Skip to main content

Purdue MERS experts working on way to block dangerous virus


A team of Purdue University researchers is creating molecules designed to shut down the Middle East respiratory syndrome coronavirus, or MERS-CoV, that recently arrived in the United States.

The virus was confirmed in a U.S. traveler Friday (May 2) who on April 24 flew from Riyadh, Saudi Arabia, to London, to Chicago and then traveled by bus to Indiana, according to the Centers for Disease Control and Prevention.

There is currently no treatment or vaccine for the virus, which has an estimated fatality rate of 30 percent, said Andrew Mesecar, the Walther Professor of Cancer Structural Biology and a Purdue professor of biological sciences and chemistry who leads the team.

"We are creating molecules to block a key enzyme that allows the virus the live," Mesecar said. "This enzyme has a big mouth that, in a way, allows it to chew up other proteins the virus needs to live. How do we stop a big mouth from chewing things up? We stuff it full of something else. That is what the molecules we invent do. If you can shut down this critical enzyme, you can effectively shut down the virus."

Mesecar and Arun Ghosh, the Ian P. Rothwell Distinguished Professor of Chemistry and Medicinal Chemistry and Molecular Pharmacology at Purdue are creating and testing molecular compounds that could lead to potential treatments for the virus.

Their work began soon after MERS was discovered, and the team, including graduate students Heather Osswald, Sakshi Tomar and postdoctorate students Yahira Baez and Sarah St. John, built on their earlier work to create compounds to stop the SARS virus, which also belongs to the coronavirus family. The team's SARS work paved the way for them to swiftly turn their attention to MERS, reducing parts of the process that would normally take years to a matter of months. They screened compounds they created to block SARS to see if any worked against MERS, Mesecar said.

"Once we found molecules and compounds that showed signs of being effective, we dug in and began manipulating and enhancing them to see if we could invent new molecules that would be more effective and better able to stop the virus," he said. "For a molecule to work and shut down the virus it has to perfectly fit with the target enzyme. The enzyme is like a glove and we have some hands that might fit, but some have fingers that are too long or thumbs that are too big. So, we have to change the fingers and thumbs and create a hand that perfectly fits the glove."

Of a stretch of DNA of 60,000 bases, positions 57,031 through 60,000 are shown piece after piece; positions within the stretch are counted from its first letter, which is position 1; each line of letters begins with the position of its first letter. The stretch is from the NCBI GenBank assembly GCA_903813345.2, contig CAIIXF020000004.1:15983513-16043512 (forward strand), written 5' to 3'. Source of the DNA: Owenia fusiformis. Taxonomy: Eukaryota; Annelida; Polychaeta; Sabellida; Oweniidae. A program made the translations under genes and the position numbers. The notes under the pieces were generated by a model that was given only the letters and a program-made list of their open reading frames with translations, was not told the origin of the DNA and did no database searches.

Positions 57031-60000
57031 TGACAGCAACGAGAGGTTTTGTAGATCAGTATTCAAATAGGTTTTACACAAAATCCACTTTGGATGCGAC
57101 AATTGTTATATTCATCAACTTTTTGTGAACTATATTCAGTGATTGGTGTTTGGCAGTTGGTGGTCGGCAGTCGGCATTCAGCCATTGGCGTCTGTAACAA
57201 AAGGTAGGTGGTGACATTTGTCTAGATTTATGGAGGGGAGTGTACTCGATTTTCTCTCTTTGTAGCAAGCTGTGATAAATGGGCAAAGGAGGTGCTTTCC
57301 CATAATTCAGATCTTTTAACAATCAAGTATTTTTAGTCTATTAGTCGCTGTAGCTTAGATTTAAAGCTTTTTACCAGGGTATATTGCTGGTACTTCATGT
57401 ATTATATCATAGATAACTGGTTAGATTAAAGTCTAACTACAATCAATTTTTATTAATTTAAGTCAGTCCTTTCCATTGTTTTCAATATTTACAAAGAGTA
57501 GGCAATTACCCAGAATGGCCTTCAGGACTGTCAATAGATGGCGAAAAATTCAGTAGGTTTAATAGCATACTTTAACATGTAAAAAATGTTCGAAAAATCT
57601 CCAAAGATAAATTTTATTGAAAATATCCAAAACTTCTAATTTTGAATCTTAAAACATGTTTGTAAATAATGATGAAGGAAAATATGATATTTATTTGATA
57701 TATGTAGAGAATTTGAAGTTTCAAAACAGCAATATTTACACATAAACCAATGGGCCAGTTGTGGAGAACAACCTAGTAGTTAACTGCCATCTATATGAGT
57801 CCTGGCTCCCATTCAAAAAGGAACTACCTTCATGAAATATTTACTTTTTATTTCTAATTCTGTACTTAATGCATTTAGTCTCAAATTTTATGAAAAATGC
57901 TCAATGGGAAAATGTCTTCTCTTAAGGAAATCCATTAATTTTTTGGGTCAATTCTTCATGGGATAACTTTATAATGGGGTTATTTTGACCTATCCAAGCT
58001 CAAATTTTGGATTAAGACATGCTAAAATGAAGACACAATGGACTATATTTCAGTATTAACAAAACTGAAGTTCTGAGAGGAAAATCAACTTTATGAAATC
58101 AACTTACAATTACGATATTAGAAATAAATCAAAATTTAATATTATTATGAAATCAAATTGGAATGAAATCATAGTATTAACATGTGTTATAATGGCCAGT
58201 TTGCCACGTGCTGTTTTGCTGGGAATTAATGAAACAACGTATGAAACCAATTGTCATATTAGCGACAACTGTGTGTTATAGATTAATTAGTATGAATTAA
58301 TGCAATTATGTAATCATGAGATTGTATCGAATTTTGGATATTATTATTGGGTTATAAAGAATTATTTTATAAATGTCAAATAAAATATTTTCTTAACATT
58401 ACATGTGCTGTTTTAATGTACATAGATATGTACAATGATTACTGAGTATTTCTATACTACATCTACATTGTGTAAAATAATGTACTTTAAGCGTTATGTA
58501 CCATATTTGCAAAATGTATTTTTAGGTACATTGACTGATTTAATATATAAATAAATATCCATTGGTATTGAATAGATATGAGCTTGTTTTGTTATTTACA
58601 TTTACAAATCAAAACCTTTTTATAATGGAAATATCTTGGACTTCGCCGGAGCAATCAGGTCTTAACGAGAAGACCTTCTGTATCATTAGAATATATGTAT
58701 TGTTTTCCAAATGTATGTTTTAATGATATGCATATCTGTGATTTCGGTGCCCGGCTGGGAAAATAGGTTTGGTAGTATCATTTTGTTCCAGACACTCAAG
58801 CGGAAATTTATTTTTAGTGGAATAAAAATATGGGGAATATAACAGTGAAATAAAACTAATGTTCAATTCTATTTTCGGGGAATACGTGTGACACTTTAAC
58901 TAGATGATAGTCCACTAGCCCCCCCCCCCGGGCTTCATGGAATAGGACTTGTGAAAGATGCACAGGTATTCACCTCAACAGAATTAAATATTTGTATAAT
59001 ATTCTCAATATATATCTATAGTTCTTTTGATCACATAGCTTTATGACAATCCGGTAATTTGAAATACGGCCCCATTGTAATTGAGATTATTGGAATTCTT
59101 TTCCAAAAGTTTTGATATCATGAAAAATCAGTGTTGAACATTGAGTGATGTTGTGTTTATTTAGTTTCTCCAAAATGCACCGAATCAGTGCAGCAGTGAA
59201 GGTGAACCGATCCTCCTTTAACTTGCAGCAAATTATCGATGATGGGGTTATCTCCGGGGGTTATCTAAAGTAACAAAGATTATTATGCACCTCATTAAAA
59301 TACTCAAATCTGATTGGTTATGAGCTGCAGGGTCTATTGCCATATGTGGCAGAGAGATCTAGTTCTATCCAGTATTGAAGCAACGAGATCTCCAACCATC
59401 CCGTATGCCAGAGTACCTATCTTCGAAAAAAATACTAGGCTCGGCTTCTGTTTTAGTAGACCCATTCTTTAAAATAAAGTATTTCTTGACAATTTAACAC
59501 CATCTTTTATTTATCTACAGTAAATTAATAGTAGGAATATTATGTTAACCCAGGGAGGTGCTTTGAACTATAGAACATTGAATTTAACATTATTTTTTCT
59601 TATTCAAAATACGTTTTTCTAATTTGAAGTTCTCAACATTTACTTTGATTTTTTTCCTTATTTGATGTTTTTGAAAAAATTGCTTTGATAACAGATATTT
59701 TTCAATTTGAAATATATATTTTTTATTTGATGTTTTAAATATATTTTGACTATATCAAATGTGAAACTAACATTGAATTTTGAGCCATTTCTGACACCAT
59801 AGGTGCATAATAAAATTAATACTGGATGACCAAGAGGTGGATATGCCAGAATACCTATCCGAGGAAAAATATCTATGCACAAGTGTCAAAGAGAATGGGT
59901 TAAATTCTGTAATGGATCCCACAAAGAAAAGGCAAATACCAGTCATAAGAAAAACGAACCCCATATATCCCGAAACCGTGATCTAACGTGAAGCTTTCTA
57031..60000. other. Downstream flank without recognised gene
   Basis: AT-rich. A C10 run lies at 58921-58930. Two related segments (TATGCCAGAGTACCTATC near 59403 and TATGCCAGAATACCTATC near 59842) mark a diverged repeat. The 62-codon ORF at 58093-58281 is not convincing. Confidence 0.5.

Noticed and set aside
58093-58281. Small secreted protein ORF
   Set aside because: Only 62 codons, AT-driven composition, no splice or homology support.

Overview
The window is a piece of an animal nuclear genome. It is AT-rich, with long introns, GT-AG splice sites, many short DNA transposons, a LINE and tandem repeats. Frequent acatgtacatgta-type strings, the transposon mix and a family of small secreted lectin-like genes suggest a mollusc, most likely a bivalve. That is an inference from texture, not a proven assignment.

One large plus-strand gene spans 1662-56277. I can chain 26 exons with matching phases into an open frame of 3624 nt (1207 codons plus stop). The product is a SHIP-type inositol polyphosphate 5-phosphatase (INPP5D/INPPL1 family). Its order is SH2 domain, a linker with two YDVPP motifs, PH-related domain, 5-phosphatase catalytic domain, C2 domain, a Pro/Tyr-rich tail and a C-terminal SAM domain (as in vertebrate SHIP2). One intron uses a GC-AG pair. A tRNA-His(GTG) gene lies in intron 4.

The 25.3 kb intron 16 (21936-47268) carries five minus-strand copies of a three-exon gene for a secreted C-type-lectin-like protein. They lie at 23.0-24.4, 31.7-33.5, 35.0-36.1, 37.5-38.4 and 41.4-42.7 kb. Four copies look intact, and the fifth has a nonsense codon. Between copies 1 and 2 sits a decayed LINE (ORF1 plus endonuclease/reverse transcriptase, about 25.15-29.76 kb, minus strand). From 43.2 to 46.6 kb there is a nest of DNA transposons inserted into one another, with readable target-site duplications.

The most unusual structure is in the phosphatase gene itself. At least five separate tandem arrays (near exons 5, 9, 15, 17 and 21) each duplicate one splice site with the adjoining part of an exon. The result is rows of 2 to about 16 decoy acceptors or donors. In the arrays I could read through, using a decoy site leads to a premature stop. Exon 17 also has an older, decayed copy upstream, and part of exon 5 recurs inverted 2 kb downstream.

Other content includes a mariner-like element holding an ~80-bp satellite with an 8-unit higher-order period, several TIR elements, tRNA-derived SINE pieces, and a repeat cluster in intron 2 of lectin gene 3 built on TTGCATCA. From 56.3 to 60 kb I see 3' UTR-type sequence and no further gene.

The Purdue research team is well equipped with expertise critical to custom design such drug molecules effective against MERS, Ghosh said.

The MERS virus can spread from ill people to others through close contact, but has not been shown to spread within communities, according to the CDC. MERS causes severe respiratory illness, and symptoms include a fever, cough and shortness of breath. Until now the virus had been mostly confined to the Middle East, but cases had been identified in Britain, France and Italy. In 2013 the head of the World Health Organization called it "a threat to the entire world."

Media Contact and Writer: Elizabeth K. Gardner, cell 317-698-9879, office 765-494-2081,

Andrew Mesecar, 765-494-1924,
Arun Ghosh, 765-494-5323,

Related news releases:

WBAA Radio:

Fox 59 Morning News:

Fox 59 News:


CDC press release:

Purdue researchers seek treatment for new MERS coronavirus:

Purdue researcher invents molecule that stops SARS:

World Health Organization 2013 Sixty-sixth World Health Assembly news release:


Article published in Purdue Today May 3, 2014.

Purdue University Biological Sciences, 915 Mitch Daniels Boulevard, West Lafayette, IN 47907

Main Office: (765) 494-4408   Business Office: (765) 494-4764  Contact Us

© 2024 Purdue University | An equal access/equal opportunity university | Copyright Complaints

Trouble with this page? Disability-related accessibility issue? Please contact the College of Science Webmaster.

Maintained by Science IT